I see a major shift in how my students see church and it isn’t in musical styles or starting little anti-church gatherings in homes. Those kind of “revolutions” might be the talk of aging and burned out boomers like George Barna but not my students. The revolution they seek has more to do with Bono than Barna. It is to make a serving church.
Let me tell what got me writing about this. This week I finished up the “administration” unit in my church leadership course. Teaching church administration to 22-year-olds can be difficult. Many hope to “just minister” to people by “hanging around and relating to them” as they practice an “incarnational lifestyle.” They see little value in paper work or budgeting, planning, organizing or checking out things like zoning codes. To help these students see the value of administration I require them to conceive and write up a complete Church Planting Proposal to be presented to a district. My theory is they’ll come to see that even the wonderfully romantic idea of church planting takes more than “hanging around with people” but also requires hard planning and administration. It has been an excellent project to illustrate the importance of lining up the administrative ducks before “doing my dream.”
This weekend I am reading seven church planting proposals from seven different groups, each of whom worked independently. They are exciting! One thing I’ll say about ministerial students these days—they are anything but lazy. In the last two weeks they’ve toured the city with realtors, got rental rates for movie theaters, met with zoning officials, checked out food handling regulations among a hundred other things like developing mission statements, strategic planning documents and producing comprehensive three-year budgets. They did all this with no guidance whatsoever from me—it is pure “Problem Based Learning.” They had to find out from real people what a “church planting proposal” might include.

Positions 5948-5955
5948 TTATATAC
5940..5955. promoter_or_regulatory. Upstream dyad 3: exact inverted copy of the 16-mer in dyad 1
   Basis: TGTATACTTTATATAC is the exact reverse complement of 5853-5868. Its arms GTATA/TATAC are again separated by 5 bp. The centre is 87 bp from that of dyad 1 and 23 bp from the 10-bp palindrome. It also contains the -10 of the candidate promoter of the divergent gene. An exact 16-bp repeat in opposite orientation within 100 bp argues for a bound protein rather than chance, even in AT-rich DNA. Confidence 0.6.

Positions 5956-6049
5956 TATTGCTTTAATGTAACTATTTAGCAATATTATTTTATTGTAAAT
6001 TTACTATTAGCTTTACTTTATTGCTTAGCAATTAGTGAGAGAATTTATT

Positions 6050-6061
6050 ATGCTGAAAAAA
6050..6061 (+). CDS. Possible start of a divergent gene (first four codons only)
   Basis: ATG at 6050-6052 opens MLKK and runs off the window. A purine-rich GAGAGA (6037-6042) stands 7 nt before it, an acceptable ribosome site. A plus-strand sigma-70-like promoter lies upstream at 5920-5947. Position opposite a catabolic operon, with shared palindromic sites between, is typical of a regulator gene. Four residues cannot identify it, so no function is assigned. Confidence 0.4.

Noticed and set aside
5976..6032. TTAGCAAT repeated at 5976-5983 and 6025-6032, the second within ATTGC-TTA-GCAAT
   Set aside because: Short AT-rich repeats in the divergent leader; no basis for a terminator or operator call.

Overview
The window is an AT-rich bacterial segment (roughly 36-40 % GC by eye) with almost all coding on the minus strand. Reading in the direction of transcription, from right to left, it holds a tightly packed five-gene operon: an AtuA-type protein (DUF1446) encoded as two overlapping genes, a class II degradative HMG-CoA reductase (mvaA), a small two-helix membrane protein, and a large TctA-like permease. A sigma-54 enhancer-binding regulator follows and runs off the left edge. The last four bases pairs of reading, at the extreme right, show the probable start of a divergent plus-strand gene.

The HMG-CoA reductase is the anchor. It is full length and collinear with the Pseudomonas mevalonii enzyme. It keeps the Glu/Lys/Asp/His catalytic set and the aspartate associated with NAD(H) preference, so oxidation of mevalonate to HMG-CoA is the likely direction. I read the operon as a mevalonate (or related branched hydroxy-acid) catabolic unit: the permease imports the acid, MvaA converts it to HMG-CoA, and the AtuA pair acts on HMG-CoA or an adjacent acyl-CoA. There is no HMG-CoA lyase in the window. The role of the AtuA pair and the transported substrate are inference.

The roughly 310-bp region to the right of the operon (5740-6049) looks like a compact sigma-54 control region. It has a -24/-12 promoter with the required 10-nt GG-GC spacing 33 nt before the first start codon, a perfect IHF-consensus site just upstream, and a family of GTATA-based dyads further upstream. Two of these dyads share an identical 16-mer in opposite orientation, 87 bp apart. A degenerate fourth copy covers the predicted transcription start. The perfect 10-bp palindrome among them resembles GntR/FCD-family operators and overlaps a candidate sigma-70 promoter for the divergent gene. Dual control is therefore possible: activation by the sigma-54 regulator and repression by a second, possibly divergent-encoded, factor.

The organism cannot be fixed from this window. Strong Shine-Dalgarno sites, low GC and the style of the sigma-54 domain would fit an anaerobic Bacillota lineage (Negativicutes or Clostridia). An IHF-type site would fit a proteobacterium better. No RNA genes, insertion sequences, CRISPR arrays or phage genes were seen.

The reason I mention this is because of what happened this week. All seven proposals are identical in the kind of church they want to plant—a serving church. These seven groups working independently all came up with similar plans for a “unique” church—one built on serving the people in their town. They had special spins, of course: one focused on single mothers, another on the hungry, or unemployed or on mobilizing Christian young adults for service, but they all claimed their church plant would be different from other churches because they would focus on serving others outside the church, not on serving each other inside the church.
They were even willing to match their budget to their rhetoric—one even designated 30% of all church income as “pass through” money for the needy. Not one group budgeted for a full-time salary for the minister, assuming they’d serve as bi-vocational ministers for several years while they funneled money to needy people rather than into their own pockets. In the ideal situation (which is what a church planting plan often reveals) all of these students saw the church primarily focused on serving others outside the church more than serving those inside it.
Is this a sign? Sure, this is anecdotal research, but I’ve seen a similar thing every semester for about four years. But it was unanimous this semester. These students want to pastor a “Church for others”—a church that is a conduit to the world. Their ideal church had less to do with guitars and drums and snappy worship styles as with food pantries, pregnancy centers and job training. It was as if they all wanted to plant a Salvation Army Corps.
So, that is my question: Is this an indicator of anything for our future? How will this generation affect the church? They graduate in about six months. Some will go to seminary, but many will be working beside you next year. What will they face when they take these values into the church? Will they change the church or will the church change them?
copyright, Keith Drury (www.drurywriting.com/keith)
Keith Drury served The Wesleyan Church headquarters in Christian Education and Youth leadership for 24 years before becoming a professor of religion at Indiana Wesleyan University. He is the author of more than a dozen books of practical spirituality, including Holiness for Ordinary People, Common Ground and Ageless Faith. Keith Drury wrote the Tuesday Column for 17 years (1995-2012), and many articles can be found on his blog “Drury Writing.”
Keith Drury retired from full time teaching in 2012. Keith is married to Sharon and has two adult sons and several grandchildren. He is retired in Florida with Sharon and enjoys cycling.